When you make purchases through links on this site, The Track Ahead may earn an affiliate commission. Also, these posts are based off my own experiences. I am not responsible for any action you take as a result of reading this. Learn More
Replacing the Serpentine/Drive Belt
The serpentine belt (a.k.a. the drive belt) plays an important part in running the various pulleys tied to critical components of your vehicle. The belt allows the crankshaft to drive the rest of the car’s key accessories such as the air conditioning compressor, water pump, and alternator.
There aren’t really any specific drive belt change intervals on the Lexus IS350, but it is typically recommended anywhere from every 90k miles to 120k miles. Given that drive belts are very easy to replace and the belt itself costs somewhere between $20 and $30, it’s worth it to be a bit more conservative on your change intervals for this part.
Tools & Materials
Lexus IS350 Serpentine Belt (a.k.a. Drive Belt)
It’s safe to go with OEM, but there are so many great manufacturers that manufacture excellent belts. The ones I usually go to time-and-time again are Gates, Bando, Dayco, and Continental. In fact, many of these companies make OEM belts as well. With the 2006 Lexus IS350, I purchased a Gates drive belt. But really, you can’t go wrong with any of these guys.
Mechanics Ratchet Set
You’ll need a 14mm socket to turn the tensioning pulley. I use my trusty mechanics ratchet set for this. If yours comes with a small breaker bar, then this will come in handy. If not, you can find one here.
Search for on Amazon.com
Guide to Serpentine/Drive Belt Replacement
Gaining Access to the Drive Belt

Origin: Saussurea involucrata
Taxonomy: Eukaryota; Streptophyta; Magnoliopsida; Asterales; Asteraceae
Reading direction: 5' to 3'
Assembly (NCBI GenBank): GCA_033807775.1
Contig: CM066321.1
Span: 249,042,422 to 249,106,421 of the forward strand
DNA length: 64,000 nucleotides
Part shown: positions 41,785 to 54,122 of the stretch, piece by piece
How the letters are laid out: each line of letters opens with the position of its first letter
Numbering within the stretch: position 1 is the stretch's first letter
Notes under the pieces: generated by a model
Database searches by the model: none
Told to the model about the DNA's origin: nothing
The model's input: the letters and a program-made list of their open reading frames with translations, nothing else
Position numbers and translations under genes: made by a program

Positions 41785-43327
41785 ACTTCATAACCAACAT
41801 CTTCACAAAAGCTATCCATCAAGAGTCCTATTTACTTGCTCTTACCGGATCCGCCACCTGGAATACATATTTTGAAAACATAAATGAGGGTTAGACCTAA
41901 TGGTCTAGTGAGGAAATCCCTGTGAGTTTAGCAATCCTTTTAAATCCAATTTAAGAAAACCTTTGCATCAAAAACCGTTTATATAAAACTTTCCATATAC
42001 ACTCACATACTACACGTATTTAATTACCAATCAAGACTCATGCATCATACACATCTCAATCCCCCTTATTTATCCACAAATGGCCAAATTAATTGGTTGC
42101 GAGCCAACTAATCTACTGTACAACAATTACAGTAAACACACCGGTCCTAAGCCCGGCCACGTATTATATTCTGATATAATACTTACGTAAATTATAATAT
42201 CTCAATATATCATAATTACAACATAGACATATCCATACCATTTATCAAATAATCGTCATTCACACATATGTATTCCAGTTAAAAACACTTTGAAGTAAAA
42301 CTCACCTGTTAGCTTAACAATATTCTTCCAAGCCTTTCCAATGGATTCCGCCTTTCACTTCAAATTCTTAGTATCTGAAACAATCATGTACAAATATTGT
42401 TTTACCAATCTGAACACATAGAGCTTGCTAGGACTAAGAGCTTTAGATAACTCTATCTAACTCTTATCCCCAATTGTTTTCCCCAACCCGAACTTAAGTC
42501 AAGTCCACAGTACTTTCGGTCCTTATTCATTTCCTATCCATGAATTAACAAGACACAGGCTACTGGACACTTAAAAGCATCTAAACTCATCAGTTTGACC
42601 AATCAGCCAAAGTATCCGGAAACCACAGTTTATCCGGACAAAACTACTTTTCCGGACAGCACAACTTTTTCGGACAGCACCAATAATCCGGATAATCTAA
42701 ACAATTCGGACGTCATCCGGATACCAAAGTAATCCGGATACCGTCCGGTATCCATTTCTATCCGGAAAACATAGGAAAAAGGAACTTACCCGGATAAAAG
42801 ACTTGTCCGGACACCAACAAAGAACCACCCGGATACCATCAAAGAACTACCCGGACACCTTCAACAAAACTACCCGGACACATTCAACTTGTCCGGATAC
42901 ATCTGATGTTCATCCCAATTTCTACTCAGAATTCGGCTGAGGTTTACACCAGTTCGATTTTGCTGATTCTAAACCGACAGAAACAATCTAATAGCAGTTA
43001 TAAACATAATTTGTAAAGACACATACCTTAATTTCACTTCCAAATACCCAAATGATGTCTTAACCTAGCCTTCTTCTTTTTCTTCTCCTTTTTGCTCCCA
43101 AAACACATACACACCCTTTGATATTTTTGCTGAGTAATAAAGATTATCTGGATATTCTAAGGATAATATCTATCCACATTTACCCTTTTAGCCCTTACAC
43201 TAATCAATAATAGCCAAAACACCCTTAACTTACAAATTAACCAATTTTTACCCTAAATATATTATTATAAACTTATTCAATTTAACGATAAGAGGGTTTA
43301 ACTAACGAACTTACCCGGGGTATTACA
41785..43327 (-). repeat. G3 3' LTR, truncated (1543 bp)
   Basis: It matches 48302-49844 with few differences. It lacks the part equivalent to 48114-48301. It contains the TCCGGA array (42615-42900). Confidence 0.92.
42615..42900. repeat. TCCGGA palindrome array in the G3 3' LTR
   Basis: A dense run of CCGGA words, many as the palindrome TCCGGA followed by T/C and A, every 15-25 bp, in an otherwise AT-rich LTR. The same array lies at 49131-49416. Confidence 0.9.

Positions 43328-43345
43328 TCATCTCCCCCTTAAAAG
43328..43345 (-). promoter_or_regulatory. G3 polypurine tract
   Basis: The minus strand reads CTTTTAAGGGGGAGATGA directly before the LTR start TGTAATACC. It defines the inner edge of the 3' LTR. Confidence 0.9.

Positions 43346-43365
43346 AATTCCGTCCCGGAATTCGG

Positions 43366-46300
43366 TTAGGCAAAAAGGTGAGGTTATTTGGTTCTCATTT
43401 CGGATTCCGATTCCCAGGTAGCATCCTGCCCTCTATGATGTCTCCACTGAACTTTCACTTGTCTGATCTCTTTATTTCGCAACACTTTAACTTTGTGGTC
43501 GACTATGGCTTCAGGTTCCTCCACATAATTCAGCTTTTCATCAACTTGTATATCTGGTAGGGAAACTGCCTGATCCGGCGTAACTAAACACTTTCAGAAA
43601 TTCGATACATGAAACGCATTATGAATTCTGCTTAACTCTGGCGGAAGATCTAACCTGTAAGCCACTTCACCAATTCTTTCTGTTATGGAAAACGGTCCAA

Start by removing all the black trim pieces under the hood. There is one on the left, one on the right, and one in the front. They can all be removed with a flat head screwdriver. The silver engine cover can be removed by pulling up on it.
Also, remove the front air duct and ECU cover.
Removing the Drive Belt
Next, we need to remove the drive belt. Keep in mind that the photos show some other parts removed while I was replacing the alternator so the pictures you see below may look a bit different if you had only removed the trim and air duct pieces so far.
In order to take the drive belt off, you need to release tension on the belt by using a 14mm socket and pulling on the tensioner pulley. This will contract the pulley allowing for slack in the drive belt. I like to use a small breaker bar for this purpose (it helps to not have a ratcheting-action wrench here). Then I turn the breaker bar counter-clockwise; you will then see what appears to be a pulley, slide and rotate over. This results in relieving tension off the serpentine belt.
Take a few pictures of the belt so that you know how to re-install it when you put everything back together.
Now the serpentine/drive belt can be removed completely from the engine bay.
If you are simply inspecting the belt, check the ribbed portion for any damage, cracks, oil stains, etc.
The belt above is an example of one that is still in good condition. This belt could have probably been reinstalled back on the vehicle without any issues for some time.
I went with a Gates Serpentine/Drive Belt as a replacement. My existing drive belt was in good shape, but since I already had the belt off from my alternator replacement, I figured I’d replace the drive belt at the same time for some cheap insurance.
Installation of the Drive/Serpentine Belt
Install the new drive belt (or re-use the old if it is in good condition) by routing the belt through the proper path until you need additional slack to get the belt onto the last pulley. Use the reference photos you took prior to removing the belt, and/or use the diagram below.
Contract the 14mm bolt on the tensioner pulley again to get that additional slack and then get that last portion of the belt onto the last pulley.
Check that the ribs on the belt match up with the ribs on all the pulleys. This will ensure that the belt doesn’t get damaged when you try to crank the car back up again. Start the car to make sure everything is running soundly before reinstalling the air ducts and trim pieces.